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Mr. Lincoln's High-Tech War: How the North Used the Telegraph, Railroads, Surveillance Balloons, Ironclads, High-Powered Weapons, and More to Win tby Thomas B. Allen
Synopses & Reviews
Thomas B. Allens expertise in military history and strategy is combined with Roger MacBride Allens knowledge of technology to reveal a lesser-known yet fascinating side of the 16th president of the United States. Their authoritative narrative reveals Lincoln as our nations first hands-on Commander-in-Chief, whose appreciation for the power of technology plays a critical role in the Norths Civil War victory over the less developed South.
Readers meet Lincoln as he exchanges vital telegraph messages with his generals in the field; we witness his inspection of new ship models at the Navy Yard; we view the president target-shooting with the designer of a new kind of rifle; and we follow Lincoln, the man of action, as he leads a daring raid to recapture Norfolk, VA.
The books historic sweep also sets Abraham Lincoln in the context of his military era: we learn about the Norths Anaconda Plan, the Souths counter strategies, and how the concept of total war replaced the old Napoleonic way of fighting. Readers will come away with a rich sense of a leader who lived through one of the most exciting ages of technological and social change in America. With archival photographs, artwork, and maps, Mr. Lincolns High-Tech War brings alive a time when the railroad brought soldiers and to and from the battlefields, when hot-air balloons were used for surveillance, and when ironclad warships revolutionized naval warfare.
The Allens detailed study demonstrates why Lincolns appreciation of the importance of technology, his understanding of the art of war, and his mastery of military strategy were key elements in the winning of the American Civil War.
The only president ever to be granted a patent (for a device to lift boats over shoals), Lincoln pushed for technological advances throughout his presidency. Father-and-son co-authors Thomas Allen and Roger Allen present the opportunities for invention during the grim and drawn-out Civil War. "The old (kind of) war banged and jostled against the new war," the Allens write, noting that although the... Washington Post Book Review (read the entire Washington Post review) North made use of the telegraph, railroads, breech-loaded repeating rifles and other innovations, the Civil War also encompassed much that seemed ancient, like its battlefield medicine and horse-drawn carriages. Abby McGanney Nolan frequently reviews children's books for The Washington Post Book World. Reviewed by Abby McGanney Nolan, Washington Post Book World (Copyright 2006 Washington Post Book World Service/Washington Post Writers Group)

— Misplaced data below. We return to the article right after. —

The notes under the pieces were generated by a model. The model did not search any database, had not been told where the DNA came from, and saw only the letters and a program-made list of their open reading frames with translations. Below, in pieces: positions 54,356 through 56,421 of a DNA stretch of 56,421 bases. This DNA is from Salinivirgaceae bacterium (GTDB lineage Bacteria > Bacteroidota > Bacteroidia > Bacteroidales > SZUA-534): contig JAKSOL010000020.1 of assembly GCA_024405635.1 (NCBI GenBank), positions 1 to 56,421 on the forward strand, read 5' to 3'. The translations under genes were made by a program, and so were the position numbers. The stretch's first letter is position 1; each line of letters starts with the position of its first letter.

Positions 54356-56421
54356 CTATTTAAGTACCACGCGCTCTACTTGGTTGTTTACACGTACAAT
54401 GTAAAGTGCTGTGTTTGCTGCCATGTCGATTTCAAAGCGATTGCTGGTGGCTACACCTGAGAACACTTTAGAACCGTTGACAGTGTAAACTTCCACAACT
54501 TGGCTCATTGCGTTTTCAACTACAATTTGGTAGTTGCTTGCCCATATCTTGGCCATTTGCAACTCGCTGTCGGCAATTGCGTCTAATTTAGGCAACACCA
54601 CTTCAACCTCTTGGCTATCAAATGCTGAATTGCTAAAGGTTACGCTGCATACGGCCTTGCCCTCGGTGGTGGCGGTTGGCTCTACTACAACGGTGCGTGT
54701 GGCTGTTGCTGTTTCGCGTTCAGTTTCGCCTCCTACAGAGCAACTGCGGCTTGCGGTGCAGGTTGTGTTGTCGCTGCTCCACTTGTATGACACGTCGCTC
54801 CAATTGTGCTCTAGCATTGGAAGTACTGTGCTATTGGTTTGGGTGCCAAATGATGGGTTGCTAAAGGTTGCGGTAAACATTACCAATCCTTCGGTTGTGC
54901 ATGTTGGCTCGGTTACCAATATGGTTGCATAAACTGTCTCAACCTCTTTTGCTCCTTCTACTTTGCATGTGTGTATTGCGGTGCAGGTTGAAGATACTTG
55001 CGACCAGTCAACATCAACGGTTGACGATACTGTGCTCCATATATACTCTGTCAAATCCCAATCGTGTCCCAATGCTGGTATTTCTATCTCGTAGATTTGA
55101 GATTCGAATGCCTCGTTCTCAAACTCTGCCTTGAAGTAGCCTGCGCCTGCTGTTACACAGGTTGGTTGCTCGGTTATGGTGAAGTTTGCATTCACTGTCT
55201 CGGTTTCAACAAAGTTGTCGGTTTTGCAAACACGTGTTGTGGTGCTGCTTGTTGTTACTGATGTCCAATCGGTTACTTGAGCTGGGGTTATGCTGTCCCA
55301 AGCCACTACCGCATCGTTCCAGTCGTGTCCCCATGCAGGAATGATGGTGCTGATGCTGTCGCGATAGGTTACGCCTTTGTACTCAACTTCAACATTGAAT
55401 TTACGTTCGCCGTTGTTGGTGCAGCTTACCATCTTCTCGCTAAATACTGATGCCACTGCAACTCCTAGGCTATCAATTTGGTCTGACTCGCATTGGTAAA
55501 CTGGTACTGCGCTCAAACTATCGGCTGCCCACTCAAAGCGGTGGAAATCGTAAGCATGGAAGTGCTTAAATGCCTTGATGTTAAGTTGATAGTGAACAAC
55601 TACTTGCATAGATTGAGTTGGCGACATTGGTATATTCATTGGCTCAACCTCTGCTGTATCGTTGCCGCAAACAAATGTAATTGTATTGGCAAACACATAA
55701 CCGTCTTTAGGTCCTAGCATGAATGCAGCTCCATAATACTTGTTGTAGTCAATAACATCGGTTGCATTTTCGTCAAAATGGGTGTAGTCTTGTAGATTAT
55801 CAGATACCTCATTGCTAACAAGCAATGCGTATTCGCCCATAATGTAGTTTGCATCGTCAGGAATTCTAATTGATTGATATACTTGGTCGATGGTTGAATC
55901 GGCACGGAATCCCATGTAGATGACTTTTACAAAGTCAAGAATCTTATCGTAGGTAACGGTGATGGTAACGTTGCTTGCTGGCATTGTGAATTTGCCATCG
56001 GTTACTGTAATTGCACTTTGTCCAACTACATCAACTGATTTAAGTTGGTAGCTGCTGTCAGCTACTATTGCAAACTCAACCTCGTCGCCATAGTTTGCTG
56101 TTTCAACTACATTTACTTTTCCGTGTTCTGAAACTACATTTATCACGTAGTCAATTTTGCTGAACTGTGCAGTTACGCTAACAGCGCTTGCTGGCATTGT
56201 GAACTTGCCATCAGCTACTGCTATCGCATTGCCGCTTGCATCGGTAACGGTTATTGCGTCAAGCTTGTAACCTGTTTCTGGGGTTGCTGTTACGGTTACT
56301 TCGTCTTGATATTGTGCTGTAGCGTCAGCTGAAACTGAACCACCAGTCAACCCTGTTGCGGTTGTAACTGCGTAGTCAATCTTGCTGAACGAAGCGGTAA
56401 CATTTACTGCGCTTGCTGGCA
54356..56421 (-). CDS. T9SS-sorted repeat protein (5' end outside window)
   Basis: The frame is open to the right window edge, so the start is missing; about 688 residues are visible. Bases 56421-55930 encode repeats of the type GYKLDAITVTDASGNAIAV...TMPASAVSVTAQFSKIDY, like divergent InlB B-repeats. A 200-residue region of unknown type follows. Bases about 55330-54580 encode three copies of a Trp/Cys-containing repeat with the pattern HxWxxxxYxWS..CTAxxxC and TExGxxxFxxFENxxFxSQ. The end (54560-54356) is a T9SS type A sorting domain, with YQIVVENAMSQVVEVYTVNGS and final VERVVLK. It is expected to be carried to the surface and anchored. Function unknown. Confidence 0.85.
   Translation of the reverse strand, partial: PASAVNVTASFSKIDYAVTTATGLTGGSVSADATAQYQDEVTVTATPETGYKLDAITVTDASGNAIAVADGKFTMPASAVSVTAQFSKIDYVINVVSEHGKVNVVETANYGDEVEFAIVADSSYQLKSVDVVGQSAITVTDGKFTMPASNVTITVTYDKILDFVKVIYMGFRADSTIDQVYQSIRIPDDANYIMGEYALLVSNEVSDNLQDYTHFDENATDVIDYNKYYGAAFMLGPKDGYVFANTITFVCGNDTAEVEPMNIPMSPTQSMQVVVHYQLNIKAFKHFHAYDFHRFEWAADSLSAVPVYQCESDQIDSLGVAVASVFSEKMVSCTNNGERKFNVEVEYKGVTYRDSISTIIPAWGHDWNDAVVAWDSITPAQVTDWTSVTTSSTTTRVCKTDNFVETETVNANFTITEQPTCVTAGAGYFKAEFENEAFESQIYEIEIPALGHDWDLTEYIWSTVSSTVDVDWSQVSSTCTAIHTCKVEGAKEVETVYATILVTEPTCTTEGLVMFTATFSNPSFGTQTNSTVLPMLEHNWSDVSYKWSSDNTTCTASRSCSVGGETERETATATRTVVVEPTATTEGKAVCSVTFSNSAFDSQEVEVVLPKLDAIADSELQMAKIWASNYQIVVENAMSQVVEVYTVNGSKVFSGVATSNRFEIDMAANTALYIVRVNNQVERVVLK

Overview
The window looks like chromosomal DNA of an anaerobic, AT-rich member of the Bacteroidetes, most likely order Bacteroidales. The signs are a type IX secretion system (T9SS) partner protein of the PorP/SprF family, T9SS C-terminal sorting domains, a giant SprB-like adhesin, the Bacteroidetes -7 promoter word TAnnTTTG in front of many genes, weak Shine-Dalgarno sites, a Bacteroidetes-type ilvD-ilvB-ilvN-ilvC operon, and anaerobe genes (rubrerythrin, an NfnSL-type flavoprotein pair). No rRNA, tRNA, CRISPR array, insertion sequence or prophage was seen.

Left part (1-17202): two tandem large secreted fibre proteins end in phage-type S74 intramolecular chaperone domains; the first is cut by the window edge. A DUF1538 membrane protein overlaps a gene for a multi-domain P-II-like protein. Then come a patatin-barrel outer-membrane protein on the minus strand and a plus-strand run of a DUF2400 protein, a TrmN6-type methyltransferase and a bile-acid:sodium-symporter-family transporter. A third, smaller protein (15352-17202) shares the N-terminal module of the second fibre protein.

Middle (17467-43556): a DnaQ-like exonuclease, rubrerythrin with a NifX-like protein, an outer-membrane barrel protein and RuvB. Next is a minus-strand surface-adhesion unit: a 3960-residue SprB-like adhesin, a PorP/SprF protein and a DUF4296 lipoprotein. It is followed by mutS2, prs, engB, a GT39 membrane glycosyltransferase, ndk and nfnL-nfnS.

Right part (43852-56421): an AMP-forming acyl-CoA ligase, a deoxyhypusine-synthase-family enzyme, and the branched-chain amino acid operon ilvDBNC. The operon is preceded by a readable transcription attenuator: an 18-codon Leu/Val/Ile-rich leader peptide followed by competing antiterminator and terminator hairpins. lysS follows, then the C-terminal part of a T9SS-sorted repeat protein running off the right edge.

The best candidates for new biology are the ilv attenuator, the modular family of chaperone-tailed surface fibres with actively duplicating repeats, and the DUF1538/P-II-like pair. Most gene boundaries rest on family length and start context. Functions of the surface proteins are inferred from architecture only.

(hide most of this review)
Book News Annotation:
This history lesson for general readership walks the reader through the American Civil War by way of the technologies that allowed Abraham Lincoln and the Union forces to triumph over the Confederacy. The text, loosely laid out in the style of a 19th century newspaper, is supported by b&w primary source materials (photographs, paintings, and political cartoons), as well as contemporary illustrations. Chapters address the involvement in the war of military mass production and the Dahlgren gun, the hot-air balloon, land torpedoes (used by the South), naval technology, photography, the Spencer Repeating Rifle, and civic constructions such as bridges and railroads, among other technologies. Annotation ©2009 Book News, Inc., Portland, OR (booknews.com)
About the Author
Thomas B. Allen has written several military history and espionage titles, including the highly acclaimed Remember Pearl Harbor and George Washington, Spymaster for National Geographic Childrens Books. He lives in Takoma Park, MD.
Roger MacBride Allen is the author of 17 science fiction novels. This is his first book for National Geographic Childrens Books and his first book for children.
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Children's » History » United States » General